PSG's Thilo Kehrer move over Jerome Boateng is sound business sense
Paris Saint-Germain have signed defender Thilo Kehrer from Schalke, which has ended interest in Bayern Munich's Jerome Boateng, a source close to the French champions has told ESPN FC.
Kehrer, 21, arrives for €37 million and has signed a five-year contract at Parc des Princes, boosting coach Thomas Tuchel's defensive options and enabling sporting director Antero Henrique to focus on a new left-back and a new defensive midfielder before the transfer window closes.
The source explained that Les Parisiens secretly pursued Kehrer at the same time as Boateng but once the greater overall cost (transfer fee and salary) of the 2014 World Cup winner was made clear, Les Parisiens went for the youngster.
Kehrer's €37 million fee is high, particularly for an under-21 international who had less than 12 months of contract left, but Schalke sporting director Christian Heidel explained in the Germans' statement last weekend that a new contract had been agreed before PSG arrived.
PSG signing Kehrer is a smarter move than it looks and arguably more logical than one for Boateng.
Yes, the Ligue 1 giants need experience and character to create a stronger collective mentality if they want to avoid the sorts of collapses that seen against Barcelona and Real Madrid in the Champions League in recent seasons.
However, for that to happen with Boateng, he would have had to play -- something that cannot be guaranteed given the 29-year-old's injury history.
Kehrer gives Tuchel central defensive depth, so the German tactician can persevere with the three-man unit that he has tested during preseason, but perhaps more crucially, captain Thiago Silva, Marquinhos or Presnel Kimpembe (who has just signed a contract extension) will not feel usurped.
With less experience than Boateng, Kehrer still has a long way to go in a developmental sense, so he cannot expect a starting role from the off. Had the former Manchester City man been signed, Silva, Marquinhos or Kimpembe would have had to accommodate him regularly.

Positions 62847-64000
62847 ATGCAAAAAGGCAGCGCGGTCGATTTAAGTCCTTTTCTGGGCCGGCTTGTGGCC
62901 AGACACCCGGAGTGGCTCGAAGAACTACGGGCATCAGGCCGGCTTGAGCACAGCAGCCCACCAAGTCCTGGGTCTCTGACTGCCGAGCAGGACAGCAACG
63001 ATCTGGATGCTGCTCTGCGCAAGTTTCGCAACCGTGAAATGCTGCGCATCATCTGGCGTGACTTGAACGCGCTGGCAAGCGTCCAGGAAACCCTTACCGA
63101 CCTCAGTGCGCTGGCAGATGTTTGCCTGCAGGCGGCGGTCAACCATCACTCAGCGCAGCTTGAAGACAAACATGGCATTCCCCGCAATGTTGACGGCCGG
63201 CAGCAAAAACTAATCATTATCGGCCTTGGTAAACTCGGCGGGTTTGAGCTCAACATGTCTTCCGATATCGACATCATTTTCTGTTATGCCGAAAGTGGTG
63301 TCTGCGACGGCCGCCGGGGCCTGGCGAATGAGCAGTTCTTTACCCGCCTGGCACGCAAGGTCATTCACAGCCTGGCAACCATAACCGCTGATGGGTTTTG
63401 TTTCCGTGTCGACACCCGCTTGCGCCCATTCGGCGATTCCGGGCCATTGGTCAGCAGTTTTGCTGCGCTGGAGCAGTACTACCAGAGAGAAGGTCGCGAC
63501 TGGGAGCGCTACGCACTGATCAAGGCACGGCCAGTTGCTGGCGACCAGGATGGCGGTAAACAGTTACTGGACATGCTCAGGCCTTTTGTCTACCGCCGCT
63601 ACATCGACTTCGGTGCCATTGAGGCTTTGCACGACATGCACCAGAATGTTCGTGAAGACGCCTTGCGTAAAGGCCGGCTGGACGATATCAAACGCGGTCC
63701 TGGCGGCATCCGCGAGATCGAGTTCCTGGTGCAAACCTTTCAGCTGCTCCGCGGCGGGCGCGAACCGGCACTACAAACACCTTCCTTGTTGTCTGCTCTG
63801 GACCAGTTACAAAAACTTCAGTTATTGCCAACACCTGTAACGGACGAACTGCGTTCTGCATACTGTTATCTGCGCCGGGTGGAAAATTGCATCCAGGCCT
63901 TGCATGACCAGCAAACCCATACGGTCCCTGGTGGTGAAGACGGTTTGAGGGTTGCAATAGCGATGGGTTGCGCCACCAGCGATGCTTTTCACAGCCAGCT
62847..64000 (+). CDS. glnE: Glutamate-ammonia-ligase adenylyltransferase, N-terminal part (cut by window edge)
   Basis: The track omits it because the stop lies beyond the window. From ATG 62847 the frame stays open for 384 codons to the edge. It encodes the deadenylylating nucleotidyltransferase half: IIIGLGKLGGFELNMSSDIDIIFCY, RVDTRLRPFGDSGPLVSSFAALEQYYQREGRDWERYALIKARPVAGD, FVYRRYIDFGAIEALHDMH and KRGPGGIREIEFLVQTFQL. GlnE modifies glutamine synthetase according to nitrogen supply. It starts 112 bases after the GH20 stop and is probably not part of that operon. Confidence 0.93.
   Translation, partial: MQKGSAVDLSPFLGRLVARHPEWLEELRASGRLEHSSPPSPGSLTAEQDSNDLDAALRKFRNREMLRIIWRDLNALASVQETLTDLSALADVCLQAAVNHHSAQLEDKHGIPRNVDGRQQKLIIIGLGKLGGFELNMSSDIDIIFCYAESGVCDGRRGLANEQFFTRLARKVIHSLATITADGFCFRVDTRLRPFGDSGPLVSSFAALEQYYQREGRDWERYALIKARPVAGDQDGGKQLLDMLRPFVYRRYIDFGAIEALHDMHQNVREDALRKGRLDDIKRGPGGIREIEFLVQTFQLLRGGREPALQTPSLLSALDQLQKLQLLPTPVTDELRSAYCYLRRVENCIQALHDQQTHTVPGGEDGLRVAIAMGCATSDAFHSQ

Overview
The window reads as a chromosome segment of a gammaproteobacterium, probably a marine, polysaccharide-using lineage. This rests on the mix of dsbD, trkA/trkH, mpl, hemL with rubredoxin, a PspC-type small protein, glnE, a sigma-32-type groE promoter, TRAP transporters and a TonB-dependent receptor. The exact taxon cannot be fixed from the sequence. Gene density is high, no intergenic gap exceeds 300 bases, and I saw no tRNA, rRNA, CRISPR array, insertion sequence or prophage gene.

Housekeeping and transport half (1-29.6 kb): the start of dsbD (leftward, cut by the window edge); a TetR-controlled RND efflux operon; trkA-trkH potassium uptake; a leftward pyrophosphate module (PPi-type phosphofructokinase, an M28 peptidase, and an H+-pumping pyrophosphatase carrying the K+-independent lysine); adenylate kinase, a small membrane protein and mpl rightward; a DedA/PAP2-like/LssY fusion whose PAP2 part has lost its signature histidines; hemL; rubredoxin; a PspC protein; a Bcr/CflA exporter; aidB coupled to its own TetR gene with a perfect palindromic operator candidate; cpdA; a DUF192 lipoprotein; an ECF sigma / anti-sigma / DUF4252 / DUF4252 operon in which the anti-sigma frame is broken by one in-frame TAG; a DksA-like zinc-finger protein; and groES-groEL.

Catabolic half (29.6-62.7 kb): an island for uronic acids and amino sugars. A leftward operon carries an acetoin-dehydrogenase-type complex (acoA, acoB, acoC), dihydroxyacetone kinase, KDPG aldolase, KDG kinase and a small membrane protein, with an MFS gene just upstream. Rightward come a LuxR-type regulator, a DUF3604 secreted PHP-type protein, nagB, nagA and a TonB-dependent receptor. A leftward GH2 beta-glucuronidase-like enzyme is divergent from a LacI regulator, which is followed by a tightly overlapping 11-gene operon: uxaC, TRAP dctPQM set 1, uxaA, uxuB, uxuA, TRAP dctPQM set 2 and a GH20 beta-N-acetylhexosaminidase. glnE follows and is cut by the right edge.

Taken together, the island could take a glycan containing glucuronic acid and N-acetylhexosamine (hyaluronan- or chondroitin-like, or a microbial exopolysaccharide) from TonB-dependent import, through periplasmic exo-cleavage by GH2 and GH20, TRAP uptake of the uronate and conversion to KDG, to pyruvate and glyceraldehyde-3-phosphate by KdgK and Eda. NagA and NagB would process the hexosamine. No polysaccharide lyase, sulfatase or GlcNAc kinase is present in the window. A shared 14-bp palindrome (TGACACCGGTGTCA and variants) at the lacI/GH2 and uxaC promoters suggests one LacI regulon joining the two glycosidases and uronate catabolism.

The addition of Kehrer has shades of Marquinhos' 2013 arrival -- he joined from Roma for a similarly inflated fee (after fewer senior matches) and was initially behind Silva and Alex in the pre-David Luiz pecking order.
Luiz replaced Alex in 2014 and although Marquinhos was third choice on paper, he still enjoyed similar playing time to his compatriots, and was ready to take over as an undisputed starter when Luiz returned to Chelsea at the start of his third full term.
Now 24, Marquinhos is Silva's regular central defensive partner and Kimpembe has filled his former role until now, which should be passed to Kehrer as Tuchel establishes his three-man unit this season.
Logically, the young German will gradually usurp the ageing Silva and be ready to take over from the skipper when his contract ends in 2020.
Despite his debatable price tag, signing Kehrer now is sensible as it enables them to focus on Tuchel's two other areas of need -- left-back and defensive midfield.
UEFA's indecision over their re-review of PSG's Financial Fair Play (FFP) status has dictated that Henrique and Tuchel have been unable to land their main targets -- Boateng, Alex Sandro and N'Golo Kante.
Sandro might still arrive but that is looking increasingly unlikely and loan moves, or free transfers, may well be the best way for the capital club to fill their two remaining gaps -- at least they can get on with it now, though.
According to the source, PSG suspect that UEFA's stance on their FFP status will not change but that European football's governing body will wait until transfer window has closed or announce their decision with little business time remaining -- effectively limiting their spending power without official sanction.
For their part, UEFA do not know when they will be ready to communicate their position over the French giants.
Sources have told ESPN FC that PSG feel UEFA keeping them in limbo (i.e. not making a final decision on their review into their initial verdict on PSG's FFP status) is a way of appeasing the established powers of European football (Javier Tebas on behalf on La Liga, for one) who are still furious about the Ligue 1 giants' recent moves. These include the signings of Neymar from Barcelona last summer and Kylian Mbappe from Monaco on an initial loan from Monaco.
Rightly or wrongly, PSG's suspicions appear to be well-founded and they have struggled to strengthen as they would have liked this summer -- barring a UEFA announcement soon, loans with options to buy or free agents are the only avenues open to Henrique.
On top of the FFP complications, PSG want to keep youth academy products like Stanley N'Soki and Arthur Zagre, both of whom are currently hesitating over professional contracts.
Bringing in others after Kehrer will make this an even greater challenge, so the German will likely form part of a step into the future with a smaller squad that places greater emphasis on young and homegrown players.